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Russian chief investigator speaks in favor of restoring death penalty in Russia

December 09, 2015, 13:53 UTC+3 IZHEVSK

In Alexander Bastrykin's words, criminals who commit outrageous crimes do not deserve "having a place in the world"

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© Stanislav Krasilnikov/ITAR-TASS

IZHEVSK, December 9. /TASS/. Russia’s chief investigator said on Wednesday he was in favor of the restoring the death penalty in Russia, currently under moratorium, but at the same time the Russian Investigative Committee had been and will always be adherent to the country’s laws and legal norms.

"I personally speak for the capital punishment and this I say this first of all as a human being," Alexander Bastrykin, the chairman of the Russian Investigative Committee, said speaking in the Urals city of Izhevsk at a commemorative event devoted to a 13-year-old local boy, who was raped and murdered.

"I am not afraid of criticism, when somebody begins criticizing me or all those voicing such ideas," he said. "We must not be hypocrites. The evil must be punished. If one takes away somebody’s life, moreover the life of a child, one must pay for it with his own life.

According to Bastrykin, criminals, who commit such outrageous crimes, do not deserve "having a place in the world."

Russia’s top investigator said he had worked in the law enforcement bodies since 1975 and from his own experience knows a great deal of criminals, who would "step over everything," but "would never step over their own lives."

"I remember a lot of cases, when bandits and terrorists in 1990s asked for the only thing and it was to spare their lives, but when they were reminded that they took somebody else’s life, and more than one, they would break down crying asking for mercy," Bastrykin said.

The investigator, however, said that the committee he is in charge of had compled and always would be with the laws of Russia.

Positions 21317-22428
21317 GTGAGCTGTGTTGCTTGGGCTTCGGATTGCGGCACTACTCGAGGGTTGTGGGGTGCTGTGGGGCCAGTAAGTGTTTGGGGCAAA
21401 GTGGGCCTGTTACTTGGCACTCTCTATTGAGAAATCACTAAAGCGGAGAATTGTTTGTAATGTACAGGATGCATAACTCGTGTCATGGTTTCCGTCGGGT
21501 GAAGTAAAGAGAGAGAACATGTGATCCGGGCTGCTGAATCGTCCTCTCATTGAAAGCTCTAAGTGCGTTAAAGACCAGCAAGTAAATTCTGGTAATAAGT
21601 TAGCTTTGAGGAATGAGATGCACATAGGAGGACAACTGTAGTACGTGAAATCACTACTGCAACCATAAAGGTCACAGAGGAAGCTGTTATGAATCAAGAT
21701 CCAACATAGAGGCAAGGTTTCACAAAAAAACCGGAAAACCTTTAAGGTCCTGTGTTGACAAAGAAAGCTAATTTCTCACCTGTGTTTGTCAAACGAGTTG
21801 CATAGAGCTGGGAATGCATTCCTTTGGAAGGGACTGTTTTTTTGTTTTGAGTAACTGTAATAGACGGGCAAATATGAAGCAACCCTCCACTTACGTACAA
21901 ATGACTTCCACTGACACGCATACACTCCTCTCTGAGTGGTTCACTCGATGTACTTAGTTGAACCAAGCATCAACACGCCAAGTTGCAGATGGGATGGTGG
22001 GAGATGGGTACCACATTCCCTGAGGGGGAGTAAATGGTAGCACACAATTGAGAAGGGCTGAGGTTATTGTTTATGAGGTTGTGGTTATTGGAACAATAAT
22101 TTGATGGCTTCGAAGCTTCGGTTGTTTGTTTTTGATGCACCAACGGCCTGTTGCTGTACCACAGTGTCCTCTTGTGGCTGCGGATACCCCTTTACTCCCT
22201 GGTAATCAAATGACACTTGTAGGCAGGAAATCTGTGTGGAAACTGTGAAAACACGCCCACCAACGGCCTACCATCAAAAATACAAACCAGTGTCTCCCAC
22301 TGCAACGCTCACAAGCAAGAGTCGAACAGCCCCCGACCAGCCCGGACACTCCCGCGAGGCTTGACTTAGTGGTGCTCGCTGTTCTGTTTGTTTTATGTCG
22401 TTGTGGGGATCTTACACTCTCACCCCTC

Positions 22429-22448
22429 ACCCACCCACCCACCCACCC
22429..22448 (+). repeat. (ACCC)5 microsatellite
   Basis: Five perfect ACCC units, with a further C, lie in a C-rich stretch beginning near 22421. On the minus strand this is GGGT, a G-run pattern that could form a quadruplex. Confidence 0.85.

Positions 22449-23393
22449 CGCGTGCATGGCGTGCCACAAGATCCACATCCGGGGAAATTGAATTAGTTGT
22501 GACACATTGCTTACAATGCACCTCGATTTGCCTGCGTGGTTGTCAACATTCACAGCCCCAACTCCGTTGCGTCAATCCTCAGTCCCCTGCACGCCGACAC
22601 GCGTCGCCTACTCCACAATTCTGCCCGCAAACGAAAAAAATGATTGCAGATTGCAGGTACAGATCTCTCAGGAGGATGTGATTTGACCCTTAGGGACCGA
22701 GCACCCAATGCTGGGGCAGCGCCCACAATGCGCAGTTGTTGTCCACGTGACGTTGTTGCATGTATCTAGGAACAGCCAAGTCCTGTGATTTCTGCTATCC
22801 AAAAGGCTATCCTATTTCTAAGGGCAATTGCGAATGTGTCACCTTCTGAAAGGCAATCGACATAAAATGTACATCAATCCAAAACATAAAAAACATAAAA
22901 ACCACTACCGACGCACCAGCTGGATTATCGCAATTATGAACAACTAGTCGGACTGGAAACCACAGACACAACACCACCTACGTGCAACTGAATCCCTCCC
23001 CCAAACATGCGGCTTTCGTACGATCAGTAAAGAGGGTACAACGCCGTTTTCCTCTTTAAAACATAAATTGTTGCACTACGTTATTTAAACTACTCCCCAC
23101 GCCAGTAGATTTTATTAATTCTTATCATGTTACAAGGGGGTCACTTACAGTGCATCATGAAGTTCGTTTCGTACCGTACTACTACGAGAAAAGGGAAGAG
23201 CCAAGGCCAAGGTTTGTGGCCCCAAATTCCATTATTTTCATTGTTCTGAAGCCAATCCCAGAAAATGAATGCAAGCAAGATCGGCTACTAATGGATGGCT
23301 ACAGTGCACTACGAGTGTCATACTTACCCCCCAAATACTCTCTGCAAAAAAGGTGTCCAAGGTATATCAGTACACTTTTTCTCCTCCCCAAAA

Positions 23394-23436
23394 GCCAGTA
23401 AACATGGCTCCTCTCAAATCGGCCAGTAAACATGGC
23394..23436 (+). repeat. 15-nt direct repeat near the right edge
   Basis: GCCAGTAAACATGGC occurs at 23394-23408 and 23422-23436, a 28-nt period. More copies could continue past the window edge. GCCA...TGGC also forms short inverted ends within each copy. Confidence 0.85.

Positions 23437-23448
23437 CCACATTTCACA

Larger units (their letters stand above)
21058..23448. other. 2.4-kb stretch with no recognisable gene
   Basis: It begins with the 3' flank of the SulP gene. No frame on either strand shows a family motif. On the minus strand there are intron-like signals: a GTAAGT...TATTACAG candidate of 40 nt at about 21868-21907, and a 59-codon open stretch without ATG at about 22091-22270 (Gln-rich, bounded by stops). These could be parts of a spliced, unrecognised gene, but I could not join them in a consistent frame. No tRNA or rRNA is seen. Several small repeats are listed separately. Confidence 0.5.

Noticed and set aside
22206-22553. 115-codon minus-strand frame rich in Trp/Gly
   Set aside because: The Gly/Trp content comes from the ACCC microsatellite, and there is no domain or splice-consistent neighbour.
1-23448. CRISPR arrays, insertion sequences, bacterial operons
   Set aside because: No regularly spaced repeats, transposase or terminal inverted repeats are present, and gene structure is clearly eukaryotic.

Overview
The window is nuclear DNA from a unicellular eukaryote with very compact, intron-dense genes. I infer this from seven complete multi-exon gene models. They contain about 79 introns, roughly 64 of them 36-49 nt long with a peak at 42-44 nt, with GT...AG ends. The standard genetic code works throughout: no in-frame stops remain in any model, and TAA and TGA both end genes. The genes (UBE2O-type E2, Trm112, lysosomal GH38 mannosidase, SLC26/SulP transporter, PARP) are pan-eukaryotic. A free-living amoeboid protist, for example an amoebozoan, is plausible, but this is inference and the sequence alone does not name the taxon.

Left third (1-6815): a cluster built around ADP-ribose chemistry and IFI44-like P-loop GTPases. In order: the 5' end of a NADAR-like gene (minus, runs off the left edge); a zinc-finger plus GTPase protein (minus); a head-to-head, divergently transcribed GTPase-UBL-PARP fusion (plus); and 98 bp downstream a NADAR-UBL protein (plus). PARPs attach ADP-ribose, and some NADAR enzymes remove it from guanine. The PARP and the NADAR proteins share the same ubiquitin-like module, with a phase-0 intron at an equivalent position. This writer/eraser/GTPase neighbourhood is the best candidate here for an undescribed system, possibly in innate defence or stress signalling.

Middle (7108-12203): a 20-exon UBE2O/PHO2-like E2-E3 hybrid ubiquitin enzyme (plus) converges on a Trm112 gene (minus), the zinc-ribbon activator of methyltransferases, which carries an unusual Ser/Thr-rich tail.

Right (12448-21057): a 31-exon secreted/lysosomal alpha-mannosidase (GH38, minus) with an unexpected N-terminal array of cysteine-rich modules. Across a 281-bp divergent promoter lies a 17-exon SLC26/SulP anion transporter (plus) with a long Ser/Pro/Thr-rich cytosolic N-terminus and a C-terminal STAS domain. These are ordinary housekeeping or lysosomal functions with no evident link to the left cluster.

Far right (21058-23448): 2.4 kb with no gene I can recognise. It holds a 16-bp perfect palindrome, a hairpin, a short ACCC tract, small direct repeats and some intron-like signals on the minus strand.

Kremlin against death penalty

Russia suspended death sentences in 1997. The last death verdict was carried out in 1996. Moscow assumed an extra obligation to cancel the death penalty when it signed Protocol 6 to the European Convention on the Protection of Human Rights and Basic Freedoms in April 1997. On that condition, it was admitted to the Council of Europe.

Debates over whether punishment by death should be reinstated have never ceased since the moratorium took effect. Society’s attitude is mixed.

Kremlin officials have repeatedly commented on proposals to introduce death penalty. Kremlin Administration Chief Sergey Ivanov said n November that it would be premature to introduce capital punishment for terrorists.

"If a referendum is held in Russia on whether the death penalty should be restored [for a number of crimes], I have no doubt that over 90% of our citizens will vote for the restoration of this measure of punishment," Ivanov said adding that it’s not always possible to give vent to emotions.

"Sometimes, it is necessary to act out of reason in compliance with Russia’s international commitments," the Kremlin administration chief stressed.

"Therefore, I personally believe, though I fully share these emotions, that this move would be premature and inexpedient to put it mildly," Ivanov said.

Presidential spokesman Dmitry Peskov told reporters commenting on the suggestion that the Kremlin proceeds on the assumption that a moratorium on the capital punishment is currently in effect in Russia.

"The issue of death penalty is extremely complicated, he noted. "After all, there is a decision on the moratorium, we proceed from this moratorium," the Kremlin spokesman said.

When asked whether the stance of the Russian President Vladimir Putin who earlier called the return of the death penalty pointless has changed, Peskov said the president "had not come up with any alternative points of view."

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